On Thu, 29 May 1997, Chuck Dietz wrote:
> Pete Smith wrote:
> > I have an SB-220. This morning, I measured the SWR curves of my Force 12
> > C-3 through the SB-220 (with the amp off) and then with a barrel connector
> > replacing the amp. To my surprise, there was a huge difference!
> If you have some SWR on your feedline from a mismatch between the
> antenna and line, it will change when you vary the line length. Try
> adding a couple of feet of line in place of the amp to verify this.
Hate to disagree, but changing the length of coax by a short amount should
not change the SWR, although it will change the resistance and reactance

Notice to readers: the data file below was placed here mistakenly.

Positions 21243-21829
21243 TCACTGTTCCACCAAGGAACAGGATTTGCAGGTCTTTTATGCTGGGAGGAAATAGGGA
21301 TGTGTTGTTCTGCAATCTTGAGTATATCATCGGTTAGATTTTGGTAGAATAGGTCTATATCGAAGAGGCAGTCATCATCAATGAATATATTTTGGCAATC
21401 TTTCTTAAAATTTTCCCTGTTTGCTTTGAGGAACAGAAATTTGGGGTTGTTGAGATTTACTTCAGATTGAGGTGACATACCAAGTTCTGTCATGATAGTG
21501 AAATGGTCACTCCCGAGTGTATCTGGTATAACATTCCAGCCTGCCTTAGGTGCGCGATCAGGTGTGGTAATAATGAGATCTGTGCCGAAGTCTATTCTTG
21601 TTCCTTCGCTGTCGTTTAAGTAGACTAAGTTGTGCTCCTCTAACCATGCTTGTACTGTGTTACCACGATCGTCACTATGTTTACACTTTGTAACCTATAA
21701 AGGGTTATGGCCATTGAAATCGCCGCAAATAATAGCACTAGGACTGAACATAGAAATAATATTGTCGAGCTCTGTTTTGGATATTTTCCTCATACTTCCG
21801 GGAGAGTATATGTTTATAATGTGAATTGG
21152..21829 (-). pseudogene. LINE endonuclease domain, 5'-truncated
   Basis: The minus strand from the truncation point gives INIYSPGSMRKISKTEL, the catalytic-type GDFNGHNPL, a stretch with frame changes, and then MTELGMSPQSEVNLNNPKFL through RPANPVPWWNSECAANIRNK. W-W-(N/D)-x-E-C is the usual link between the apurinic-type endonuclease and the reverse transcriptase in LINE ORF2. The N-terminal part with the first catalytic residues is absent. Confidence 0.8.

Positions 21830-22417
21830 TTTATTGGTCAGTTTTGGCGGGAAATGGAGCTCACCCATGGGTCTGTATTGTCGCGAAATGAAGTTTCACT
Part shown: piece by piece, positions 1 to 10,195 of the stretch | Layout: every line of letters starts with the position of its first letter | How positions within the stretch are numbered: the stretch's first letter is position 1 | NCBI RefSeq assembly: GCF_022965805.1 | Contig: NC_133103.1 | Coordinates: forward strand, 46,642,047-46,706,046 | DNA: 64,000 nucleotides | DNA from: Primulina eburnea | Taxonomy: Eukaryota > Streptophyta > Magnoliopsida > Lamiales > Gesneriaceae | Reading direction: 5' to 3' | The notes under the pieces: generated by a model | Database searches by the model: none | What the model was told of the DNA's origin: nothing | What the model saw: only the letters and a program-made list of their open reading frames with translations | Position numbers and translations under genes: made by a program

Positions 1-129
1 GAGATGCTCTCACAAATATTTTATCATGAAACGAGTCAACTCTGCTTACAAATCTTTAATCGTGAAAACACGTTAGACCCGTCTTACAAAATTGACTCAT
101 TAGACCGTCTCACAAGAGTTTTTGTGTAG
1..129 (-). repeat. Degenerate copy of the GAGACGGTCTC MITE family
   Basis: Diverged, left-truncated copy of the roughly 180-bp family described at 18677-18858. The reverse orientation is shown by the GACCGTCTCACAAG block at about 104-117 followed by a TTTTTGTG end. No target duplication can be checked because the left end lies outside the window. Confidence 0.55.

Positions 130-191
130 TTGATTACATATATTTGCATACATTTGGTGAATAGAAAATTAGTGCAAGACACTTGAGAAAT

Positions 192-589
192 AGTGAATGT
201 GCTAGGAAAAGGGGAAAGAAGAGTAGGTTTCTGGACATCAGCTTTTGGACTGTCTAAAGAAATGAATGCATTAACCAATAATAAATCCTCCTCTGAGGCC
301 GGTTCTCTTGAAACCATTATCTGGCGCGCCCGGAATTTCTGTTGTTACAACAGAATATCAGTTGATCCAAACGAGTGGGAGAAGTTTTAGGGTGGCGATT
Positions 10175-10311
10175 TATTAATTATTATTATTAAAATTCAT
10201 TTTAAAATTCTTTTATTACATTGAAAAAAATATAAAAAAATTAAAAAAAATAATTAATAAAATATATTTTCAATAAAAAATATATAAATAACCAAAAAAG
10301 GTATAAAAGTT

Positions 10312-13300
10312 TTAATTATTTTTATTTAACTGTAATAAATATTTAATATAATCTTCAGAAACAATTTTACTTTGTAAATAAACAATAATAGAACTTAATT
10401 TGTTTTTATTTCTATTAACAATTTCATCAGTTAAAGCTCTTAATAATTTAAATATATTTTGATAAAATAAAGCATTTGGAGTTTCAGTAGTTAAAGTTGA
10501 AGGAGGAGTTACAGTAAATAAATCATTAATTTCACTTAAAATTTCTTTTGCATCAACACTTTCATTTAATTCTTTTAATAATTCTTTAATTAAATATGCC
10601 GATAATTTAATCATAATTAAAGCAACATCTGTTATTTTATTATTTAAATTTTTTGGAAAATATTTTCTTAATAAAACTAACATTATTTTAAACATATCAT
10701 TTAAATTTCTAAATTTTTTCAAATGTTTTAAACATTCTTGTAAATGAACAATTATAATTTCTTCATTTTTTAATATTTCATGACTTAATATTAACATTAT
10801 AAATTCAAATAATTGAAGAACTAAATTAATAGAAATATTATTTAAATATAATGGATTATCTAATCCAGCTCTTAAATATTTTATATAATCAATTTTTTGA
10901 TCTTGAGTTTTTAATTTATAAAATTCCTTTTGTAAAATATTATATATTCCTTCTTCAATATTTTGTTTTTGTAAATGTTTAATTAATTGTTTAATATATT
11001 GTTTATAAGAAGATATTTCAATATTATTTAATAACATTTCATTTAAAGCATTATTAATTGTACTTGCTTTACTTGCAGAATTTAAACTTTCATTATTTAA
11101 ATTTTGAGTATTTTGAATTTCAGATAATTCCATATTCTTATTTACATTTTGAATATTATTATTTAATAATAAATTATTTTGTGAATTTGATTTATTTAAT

presented to the meter. However, they still calculate to the same
reflection coefficient and hence the same SWR.
The exception occurs if there is significant antenna current on the
outside of the coax, which is, of course, a difficulty to be cured.
> If you have some resistance in the amp internal line, probably due to
> dirty or pitted relay contacts, there would be DC resistance from the
> input center conductor to the output center conductor.
This may be the more likely cadidate, assuming neglible current on the
outside of the shield. It is also possible that there is enough coupling
remaining to some portion of the circuitry that it is acting as a "stub"
there by introducing R or jX to the remaining line.
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